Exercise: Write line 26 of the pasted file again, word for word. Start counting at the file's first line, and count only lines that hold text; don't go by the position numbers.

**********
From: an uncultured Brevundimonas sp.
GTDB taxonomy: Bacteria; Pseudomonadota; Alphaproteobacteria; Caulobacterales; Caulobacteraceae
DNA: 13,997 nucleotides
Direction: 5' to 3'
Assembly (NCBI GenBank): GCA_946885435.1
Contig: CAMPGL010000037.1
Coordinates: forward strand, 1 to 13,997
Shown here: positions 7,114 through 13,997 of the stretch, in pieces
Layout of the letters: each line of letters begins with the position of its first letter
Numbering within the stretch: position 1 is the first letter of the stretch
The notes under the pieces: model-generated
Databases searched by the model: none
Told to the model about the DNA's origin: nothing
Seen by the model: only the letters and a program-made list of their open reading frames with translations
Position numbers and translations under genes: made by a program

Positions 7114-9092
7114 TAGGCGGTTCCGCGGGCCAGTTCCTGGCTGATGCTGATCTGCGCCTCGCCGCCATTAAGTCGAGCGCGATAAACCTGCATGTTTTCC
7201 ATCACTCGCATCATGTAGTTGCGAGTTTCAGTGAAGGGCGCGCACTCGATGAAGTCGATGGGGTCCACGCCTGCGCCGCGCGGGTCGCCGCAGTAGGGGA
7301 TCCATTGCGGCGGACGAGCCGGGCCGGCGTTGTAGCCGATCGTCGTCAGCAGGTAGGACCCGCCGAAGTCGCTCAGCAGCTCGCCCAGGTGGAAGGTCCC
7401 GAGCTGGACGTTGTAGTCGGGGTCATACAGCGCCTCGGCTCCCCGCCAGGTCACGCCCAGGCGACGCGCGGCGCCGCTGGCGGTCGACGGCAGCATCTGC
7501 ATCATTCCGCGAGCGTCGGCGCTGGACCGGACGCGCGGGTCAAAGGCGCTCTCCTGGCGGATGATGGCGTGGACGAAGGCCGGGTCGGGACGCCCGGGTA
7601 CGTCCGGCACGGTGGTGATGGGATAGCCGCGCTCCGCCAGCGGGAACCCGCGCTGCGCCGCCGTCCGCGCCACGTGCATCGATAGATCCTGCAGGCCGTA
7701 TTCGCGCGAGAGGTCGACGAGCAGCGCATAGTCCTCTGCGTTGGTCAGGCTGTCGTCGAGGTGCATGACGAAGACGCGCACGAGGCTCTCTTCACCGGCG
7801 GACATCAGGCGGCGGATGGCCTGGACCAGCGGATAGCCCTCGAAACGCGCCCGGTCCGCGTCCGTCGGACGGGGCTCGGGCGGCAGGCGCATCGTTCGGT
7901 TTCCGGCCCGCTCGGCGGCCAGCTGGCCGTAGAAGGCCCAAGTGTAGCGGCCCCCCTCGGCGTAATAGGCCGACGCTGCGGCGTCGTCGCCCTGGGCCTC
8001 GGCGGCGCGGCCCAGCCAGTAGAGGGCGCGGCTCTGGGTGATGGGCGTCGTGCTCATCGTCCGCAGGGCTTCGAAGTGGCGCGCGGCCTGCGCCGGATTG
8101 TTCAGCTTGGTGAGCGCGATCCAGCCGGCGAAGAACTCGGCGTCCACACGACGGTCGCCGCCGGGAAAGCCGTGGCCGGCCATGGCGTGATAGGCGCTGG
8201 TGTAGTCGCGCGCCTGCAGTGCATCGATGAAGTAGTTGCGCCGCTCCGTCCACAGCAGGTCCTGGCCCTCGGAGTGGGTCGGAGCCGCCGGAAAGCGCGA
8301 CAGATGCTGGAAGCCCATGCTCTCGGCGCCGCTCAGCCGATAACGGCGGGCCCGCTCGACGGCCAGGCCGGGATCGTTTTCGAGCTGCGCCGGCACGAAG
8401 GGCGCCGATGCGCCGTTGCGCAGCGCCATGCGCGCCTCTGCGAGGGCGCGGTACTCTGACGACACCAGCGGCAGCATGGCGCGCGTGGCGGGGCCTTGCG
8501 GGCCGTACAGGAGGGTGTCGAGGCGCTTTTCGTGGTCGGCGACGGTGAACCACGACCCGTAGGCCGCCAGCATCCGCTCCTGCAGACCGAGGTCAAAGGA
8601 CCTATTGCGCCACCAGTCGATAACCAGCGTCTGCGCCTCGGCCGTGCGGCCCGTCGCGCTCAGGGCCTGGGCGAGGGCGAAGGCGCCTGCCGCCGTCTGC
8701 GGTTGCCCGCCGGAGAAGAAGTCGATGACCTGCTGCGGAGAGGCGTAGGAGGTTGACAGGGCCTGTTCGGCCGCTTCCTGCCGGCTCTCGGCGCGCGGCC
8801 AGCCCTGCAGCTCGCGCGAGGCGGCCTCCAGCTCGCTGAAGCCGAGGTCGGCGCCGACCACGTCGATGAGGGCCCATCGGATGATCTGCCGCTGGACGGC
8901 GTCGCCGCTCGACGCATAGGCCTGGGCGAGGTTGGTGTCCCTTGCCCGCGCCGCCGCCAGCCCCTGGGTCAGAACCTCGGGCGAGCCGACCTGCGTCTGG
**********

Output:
8001 GGCGGCGCGGCCCAGCCAGTAGAGGGCGCGGCTCTGGGTGATGGGCGTCGTGCTCATCGTCCGCAGGGCTTCGAAGTGGCGCGCGGCCTGCGCCGGATTG